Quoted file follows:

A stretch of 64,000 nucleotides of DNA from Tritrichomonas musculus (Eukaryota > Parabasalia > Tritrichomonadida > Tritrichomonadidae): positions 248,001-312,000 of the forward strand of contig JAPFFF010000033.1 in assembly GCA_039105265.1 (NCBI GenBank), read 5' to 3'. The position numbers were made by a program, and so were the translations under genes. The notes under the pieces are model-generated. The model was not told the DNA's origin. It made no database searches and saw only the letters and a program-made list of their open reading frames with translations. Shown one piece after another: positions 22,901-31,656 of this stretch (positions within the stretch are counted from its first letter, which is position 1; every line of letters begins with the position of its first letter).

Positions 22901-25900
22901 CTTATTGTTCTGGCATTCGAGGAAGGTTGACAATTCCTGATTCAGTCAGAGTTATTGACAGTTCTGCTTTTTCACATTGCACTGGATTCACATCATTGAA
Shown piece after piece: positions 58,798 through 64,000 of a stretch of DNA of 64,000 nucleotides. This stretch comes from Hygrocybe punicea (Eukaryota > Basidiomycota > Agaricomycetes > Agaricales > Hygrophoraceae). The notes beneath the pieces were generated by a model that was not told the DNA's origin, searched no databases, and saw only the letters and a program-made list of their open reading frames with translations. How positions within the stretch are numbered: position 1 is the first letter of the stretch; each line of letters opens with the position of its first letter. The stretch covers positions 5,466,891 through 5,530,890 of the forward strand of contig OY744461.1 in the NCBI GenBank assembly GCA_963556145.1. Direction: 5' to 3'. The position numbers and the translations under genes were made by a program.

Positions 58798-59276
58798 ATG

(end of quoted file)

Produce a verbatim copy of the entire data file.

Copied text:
A stretch of 64,000 nucleotides of DNA from Tritrichomonas musculus (Eukaryota > Parabasalia > Tritrichomonadida > Tritrichomonadidae): positions 248,001-312,000 of the forward strand of contig JAPFFF010000033.1 in assembly GCA_039105265.1 (NCBI GenBank), read 5' to 3'. The position numbers were made by a program, and so were the translations under genes. The notes under the pieces are model-generated. The model was not told the DNA's origin. It made no database searches and saw only the letters and a program-made list of their open reading frames with translations. Shown one piece after another: positions 22,901-31,656 of this stretch (positions within the stretch are counted from its first letter, which is position 1; every line of letters begins with the position of its first letter).

Positions 22901-25900
22901 CTTATTGTTCTGGCATTCGAGGAAGGTTGACAATTCCTGATTCAGTCAGAGTTATTGACAGTTCTGCTTTTTCACATTGCACTGGATTCACATCATTGAA
Shown piece after piece: positions 58,798 through 64,000 of a stretch of DNA of 64,000 nucleotides. This stretch comes from Hygrocybe punicea (Eukaryota > Basidiomycota > Agaricomycetes > Agaricales > Hygrophoraceae). The notes beneath the pieces were generated by a model that was not told the DNA's origin, searched no databases, and saw only the letters and a program-made list of their open reading frames with translations. How positions within the stretch are numbered: position 1 is the first letter of the stretch; each line of letters opens with the position of its first letter. The stretch covers positions 5,466,891 through 5,530,890 of the forward strand of contig OY744461.1 in the NCBI GenBank assembly GCA_963556145.1. Direction: 5' to 3'. The position numbers and the translations under genes were made by a program.

Positions 58798-59276
58798 ATG